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Is it Time to Get a Spinal Cord Stimulator?

The journey to pain relief can be very frustrating and often can feel like an impossible and never-ending journey. At Pain Specialty Group, our providers are aware that conservative methods of pain treatment may not always be sufficient to help a patient’s condition. Additionally, a patient may not be a good candidate for surgery for many reasons, so exploring alternative options is vital. When this is the case, it may be time to consider a spinal cord stimulator.

Spinal cord stimulation is a method of treatment that uses low-intensity electric signals to help block pain. For many people, a tingling sensation is felt where pain typically occurs. This procedure is usually done for patients experiencing localized leg or arm pain, while also decreasing the need for medications. A surgeon performs a spinal cord stimulation by administering a small implant in the back. This implant is what delivers the electrical signals along the spinal cord. The signal begins at a pulse generator on one end, and travels across a wire that ends at the nerve fibers of the spinal cord. The pain relief patients typically experience with a spinal cord stimulator is around 50% or better.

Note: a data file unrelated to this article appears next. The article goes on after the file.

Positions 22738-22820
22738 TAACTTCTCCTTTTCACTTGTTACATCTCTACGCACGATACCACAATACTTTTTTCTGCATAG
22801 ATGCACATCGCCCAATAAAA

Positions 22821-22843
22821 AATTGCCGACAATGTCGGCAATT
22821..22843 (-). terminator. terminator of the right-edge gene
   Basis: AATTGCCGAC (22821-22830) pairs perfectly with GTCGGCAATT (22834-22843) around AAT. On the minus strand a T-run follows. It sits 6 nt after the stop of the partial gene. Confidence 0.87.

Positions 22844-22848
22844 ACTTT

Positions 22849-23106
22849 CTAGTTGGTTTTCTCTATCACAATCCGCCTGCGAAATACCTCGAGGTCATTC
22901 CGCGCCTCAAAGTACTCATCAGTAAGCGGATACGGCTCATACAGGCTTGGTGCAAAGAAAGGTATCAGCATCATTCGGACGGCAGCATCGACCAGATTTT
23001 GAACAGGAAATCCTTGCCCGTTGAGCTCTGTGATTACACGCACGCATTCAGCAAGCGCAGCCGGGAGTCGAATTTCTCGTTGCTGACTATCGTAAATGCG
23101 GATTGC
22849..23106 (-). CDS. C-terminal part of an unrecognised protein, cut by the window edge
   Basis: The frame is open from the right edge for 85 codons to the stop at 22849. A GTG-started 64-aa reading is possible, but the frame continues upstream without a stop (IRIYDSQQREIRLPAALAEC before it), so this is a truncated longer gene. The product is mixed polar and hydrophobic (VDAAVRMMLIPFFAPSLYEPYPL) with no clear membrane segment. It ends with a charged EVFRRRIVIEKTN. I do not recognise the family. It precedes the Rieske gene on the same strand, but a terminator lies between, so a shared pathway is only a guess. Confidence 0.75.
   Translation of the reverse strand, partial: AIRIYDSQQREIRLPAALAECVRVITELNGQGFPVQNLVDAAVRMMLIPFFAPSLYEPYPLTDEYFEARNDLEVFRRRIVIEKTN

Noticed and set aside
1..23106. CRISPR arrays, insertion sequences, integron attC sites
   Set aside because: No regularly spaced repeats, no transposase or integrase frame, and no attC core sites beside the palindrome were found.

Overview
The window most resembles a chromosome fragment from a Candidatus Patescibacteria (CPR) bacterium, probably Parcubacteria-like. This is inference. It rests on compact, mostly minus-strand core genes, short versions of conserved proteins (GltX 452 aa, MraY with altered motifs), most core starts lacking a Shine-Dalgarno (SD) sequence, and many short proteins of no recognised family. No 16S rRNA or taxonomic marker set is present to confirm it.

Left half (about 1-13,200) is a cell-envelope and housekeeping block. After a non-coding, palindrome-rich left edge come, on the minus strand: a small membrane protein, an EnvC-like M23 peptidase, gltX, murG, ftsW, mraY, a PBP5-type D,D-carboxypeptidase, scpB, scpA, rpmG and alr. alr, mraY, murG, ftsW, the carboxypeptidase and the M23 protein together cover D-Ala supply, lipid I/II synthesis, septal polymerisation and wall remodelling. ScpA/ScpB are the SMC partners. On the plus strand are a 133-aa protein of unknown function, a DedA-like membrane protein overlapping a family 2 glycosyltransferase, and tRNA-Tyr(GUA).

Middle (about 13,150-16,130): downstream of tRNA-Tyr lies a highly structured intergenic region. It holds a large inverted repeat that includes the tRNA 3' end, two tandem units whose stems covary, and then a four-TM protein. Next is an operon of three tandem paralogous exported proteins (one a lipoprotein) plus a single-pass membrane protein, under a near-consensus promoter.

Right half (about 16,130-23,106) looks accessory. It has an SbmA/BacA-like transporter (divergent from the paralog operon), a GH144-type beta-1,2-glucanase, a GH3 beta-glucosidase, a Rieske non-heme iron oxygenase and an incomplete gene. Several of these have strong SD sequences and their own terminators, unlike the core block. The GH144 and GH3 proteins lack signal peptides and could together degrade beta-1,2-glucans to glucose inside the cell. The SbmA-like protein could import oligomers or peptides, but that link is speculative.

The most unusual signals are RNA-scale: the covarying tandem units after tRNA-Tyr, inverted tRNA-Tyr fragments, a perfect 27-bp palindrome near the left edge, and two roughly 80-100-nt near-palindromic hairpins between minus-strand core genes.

Getting Started

Much like surgery, the decision to get a spinal cord stimulator for your pain is a big decision. If you are interested in receiving one, you must go through some psychological and physical trials first. Psychologically, doctors prefer the potential patient to not have a history of depression or other psychiatric conditions related to their pain. Once psychologically cleared, the patient will go through a trial period with the stimulator to determine if a permanent implant may be a necessary and appropriate treatment to reduce their pain. This trial stimulation is crucial to determine the necessary current strength it takes to block the pain and the absence of pain. The trial occurs during your day-to-day life; you will be expected to keep a written log noting the experienced results for 3 to 5 days. If the trial ends with favorable results, you may qualify and be a candidate for a spinal cord stimulator.

Discovering if a spinal cord stimulator is right for you requires a knowledgeable medical team well-versed in how different types of pain operate. The providers at Pain Specialty Group have a combined 50 years of experience helping patients with managing their chronic pain. Contact us here and come visit us at our Newington, New Hampshire office today to learn more about how we can help.

Author
Aidan Fisher, Maureen Cassidy Pain Specialty Group

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